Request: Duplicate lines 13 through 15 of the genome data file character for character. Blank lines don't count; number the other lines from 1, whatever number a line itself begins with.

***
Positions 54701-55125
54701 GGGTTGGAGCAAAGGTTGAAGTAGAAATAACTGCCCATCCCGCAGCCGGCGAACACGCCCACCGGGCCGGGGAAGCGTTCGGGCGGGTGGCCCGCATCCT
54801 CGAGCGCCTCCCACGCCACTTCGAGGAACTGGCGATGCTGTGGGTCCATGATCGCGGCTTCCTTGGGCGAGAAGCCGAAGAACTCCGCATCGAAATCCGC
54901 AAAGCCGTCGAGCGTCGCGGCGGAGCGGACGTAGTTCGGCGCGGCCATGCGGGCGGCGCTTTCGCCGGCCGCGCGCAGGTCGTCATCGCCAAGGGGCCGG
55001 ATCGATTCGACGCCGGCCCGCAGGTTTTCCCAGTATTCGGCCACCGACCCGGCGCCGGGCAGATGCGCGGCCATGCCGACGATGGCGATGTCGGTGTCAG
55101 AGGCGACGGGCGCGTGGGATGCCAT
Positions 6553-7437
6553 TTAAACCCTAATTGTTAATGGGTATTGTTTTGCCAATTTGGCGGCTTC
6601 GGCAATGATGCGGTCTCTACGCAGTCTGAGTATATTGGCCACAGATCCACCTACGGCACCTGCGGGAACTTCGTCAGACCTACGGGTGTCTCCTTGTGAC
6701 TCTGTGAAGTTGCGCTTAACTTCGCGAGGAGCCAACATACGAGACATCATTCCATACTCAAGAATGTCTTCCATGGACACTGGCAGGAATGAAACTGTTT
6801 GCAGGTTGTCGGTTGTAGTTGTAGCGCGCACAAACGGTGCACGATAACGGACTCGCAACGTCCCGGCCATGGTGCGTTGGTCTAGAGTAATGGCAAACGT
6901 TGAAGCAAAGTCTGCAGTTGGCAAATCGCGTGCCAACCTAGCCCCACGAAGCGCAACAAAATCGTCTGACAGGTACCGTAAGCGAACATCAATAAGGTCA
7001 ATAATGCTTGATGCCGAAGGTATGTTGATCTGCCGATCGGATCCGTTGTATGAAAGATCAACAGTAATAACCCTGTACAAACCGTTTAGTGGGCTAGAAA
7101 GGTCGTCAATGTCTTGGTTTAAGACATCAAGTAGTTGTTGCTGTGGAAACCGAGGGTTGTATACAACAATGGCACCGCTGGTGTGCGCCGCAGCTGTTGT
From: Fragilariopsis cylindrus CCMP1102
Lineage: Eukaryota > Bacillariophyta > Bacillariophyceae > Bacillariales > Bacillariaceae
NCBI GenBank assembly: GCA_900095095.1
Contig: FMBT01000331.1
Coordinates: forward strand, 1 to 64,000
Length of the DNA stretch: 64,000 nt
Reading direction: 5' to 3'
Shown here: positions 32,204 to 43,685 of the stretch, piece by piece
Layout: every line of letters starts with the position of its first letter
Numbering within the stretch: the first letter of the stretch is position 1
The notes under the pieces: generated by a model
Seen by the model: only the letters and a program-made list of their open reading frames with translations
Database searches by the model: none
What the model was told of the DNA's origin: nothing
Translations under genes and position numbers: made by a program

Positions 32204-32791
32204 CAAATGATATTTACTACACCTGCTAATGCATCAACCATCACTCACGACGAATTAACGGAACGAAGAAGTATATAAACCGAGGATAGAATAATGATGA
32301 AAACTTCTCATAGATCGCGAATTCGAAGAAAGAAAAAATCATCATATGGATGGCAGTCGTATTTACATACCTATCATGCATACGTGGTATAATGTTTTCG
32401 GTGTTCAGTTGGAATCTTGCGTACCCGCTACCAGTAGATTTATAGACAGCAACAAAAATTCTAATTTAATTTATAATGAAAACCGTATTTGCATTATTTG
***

7001 ATAATGCTTGATGCCGAAGGTATGTTGATCTGCCGATCGGATCCGTTGTATGAAAGATCAACAGTAATAACCCTGTACAAACCGTTTAGTGGGCTAGAAA
7101 GGTCGTCAATGTCTTGGTTTAAGACATCAAGTAGTTGTTGCTGTGGAAACCGAGGGTTGTATACAACAATGGCACCGCTGGTGTGCGCCGCAGCTGTTGT
From: Fragilariopsis cylindrus CCMP1102